Bar Convent Brooklyn: One week on

22 June, 2018

Bar Convent Brooklyn’s debut last week has been met with positivity, with many exhibitors, speakers and guests vowing to return next year.

The spin-off from Bar Covent Berlin organised by Reed Exhibitions, was small by international standards, attracting 3,100 visitors across its two sites over two days (June 12-13).

In all, 155 exhibitors showcased their wares, pouring 250,000 samples. One exhibitor, James Chase of Chase Distillery, said: “We loved our time at the show, having participated at Bar Convent Berlin for many years, we were intrigued with what Brooklyn’s outreach into New York’s bar community could give us.

“We had a great response from our range of single estate spirits and I think the show was true value for money. The ethos behind the show has always been to make sure large spirit corporations and small distillers sit comfortably side by side, and I can say space was laid out seamlessly. We will be back next year!

Tim Etherington-Judge of Healthy Hospo, who was a speaker at the event, hailed the show as a success. “From a speakers point of view, it was extremely well organised. All the talks ran on time, the support was spot on and I thought Angus Winchester pulled together an interesting set of speakers that covered a wider range of topics than is usual at most bar shows. Beyond the first year blips, such as running out of coffee on day one, I found the show well organised and a friendly size, being a lot smaller than its Berlin counterpart."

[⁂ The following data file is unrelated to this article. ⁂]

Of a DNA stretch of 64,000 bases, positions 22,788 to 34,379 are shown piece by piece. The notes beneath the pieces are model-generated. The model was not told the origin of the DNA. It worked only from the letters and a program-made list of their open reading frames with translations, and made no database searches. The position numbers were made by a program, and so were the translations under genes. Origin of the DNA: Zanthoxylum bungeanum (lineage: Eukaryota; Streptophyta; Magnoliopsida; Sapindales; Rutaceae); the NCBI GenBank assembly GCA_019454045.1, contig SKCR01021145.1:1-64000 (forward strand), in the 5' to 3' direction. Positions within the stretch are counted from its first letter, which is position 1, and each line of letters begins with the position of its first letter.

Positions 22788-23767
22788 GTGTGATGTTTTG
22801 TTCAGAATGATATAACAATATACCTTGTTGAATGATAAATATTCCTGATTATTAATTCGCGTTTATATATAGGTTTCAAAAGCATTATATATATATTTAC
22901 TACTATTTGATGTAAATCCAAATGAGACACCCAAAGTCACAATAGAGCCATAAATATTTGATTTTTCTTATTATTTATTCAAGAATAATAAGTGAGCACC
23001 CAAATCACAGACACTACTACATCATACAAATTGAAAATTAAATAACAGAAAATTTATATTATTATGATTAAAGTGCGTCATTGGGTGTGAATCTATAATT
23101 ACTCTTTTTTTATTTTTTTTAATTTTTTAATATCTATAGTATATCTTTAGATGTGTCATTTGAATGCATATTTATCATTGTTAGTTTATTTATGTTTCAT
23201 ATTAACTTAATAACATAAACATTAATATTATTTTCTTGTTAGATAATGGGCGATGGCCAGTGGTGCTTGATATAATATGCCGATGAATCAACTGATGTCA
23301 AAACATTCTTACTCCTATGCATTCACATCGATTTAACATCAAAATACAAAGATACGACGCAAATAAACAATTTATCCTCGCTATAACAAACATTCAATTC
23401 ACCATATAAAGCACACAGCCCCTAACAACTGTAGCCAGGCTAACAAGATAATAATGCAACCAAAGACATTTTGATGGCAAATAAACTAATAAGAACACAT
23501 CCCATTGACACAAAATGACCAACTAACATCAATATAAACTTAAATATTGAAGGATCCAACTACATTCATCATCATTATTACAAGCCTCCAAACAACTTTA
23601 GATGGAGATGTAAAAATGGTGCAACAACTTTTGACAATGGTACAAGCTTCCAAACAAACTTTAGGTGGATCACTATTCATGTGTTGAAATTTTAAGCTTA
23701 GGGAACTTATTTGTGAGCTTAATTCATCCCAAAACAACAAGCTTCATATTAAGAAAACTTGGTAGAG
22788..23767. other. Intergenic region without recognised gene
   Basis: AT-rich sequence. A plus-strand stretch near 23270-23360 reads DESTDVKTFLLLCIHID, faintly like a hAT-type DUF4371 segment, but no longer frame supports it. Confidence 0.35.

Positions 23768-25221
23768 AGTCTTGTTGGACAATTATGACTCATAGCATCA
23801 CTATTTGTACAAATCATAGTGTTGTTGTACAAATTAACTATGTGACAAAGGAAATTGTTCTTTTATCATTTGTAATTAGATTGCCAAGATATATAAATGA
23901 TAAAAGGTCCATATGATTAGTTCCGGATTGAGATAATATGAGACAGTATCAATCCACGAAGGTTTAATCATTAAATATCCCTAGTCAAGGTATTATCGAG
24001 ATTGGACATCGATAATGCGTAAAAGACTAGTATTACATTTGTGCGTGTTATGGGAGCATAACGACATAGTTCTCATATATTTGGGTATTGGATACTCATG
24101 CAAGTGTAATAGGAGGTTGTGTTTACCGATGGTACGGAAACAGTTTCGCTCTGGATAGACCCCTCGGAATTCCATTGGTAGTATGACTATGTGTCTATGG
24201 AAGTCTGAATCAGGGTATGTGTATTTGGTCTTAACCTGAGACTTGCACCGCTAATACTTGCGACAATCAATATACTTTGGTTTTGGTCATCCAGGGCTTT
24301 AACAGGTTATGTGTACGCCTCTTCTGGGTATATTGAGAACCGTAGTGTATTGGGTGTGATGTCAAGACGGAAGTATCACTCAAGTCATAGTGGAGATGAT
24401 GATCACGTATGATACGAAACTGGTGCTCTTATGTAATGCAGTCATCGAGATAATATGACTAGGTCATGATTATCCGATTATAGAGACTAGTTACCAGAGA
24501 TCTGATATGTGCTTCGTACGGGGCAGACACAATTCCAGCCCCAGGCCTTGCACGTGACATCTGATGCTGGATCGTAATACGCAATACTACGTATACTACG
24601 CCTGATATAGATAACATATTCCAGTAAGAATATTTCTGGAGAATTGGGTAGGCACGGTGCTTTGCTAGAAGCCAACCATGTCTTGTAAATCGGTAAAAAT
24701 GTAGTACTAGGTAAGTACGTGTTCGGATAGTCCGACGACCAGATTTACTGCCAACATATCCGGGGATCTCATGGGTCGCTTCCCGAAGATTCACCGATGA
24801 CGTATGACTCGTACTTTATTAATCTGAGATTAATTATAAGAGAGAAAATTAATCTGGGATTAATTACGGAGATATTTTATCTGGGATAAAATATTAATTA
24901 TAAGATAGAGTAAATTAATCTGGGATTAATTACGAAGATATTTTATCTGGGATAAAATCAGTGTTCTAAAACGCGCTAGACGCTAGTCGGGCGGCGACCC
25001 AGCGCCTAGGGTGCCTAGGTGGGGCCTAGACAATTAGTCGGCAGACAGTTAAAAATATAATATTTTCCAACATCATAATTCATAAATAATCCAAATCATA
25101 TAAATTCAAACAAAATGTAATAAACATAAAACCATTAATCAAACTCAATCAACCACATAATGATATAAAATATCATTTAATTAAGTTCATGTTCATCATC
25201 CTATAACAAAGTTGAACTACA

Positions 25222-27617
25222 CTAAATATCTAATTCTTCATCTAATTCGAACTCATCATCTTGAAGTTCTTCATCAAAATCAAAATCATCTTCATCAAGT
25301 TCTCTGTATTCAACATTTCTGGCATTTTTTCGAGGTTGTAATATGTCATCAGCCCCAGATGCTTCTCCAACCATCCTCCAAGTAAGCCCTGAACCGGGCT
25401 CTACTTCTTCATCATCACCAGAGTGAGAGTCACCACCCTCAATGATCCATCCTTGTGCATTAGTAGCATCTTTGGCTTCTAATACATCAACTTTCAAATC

But Etherington-Judge also called for improvements. “As with almost all bar shows, I find there's a lack of variety. Almost all the stands involved tastings or celebrity bartenders making cocktails. There needs to be greater variety; more stands offering things that don't involve standing at a bar drinking tasters out of disposable plastic cups.”

Italicus’s Giuseppe Gallo was another to offer positive feedback, but said the show needs to permeate deeper into the New York and US bar communities. “We did notice that a lot of the US bartenders didn't attend.  This may be due to them not knowing what to expect but we do think that BCB perhaps needs a stronger marketing strategy in the US to encourage participation. We're sure that this will diversify as the festival increases its awareness around the globe." 

Reed Exhibitions has revealed the Brooklyn show will increase its event size and presence, with more exhibitors, panellists and experiential lounges due to the positive response from its US debut last week.

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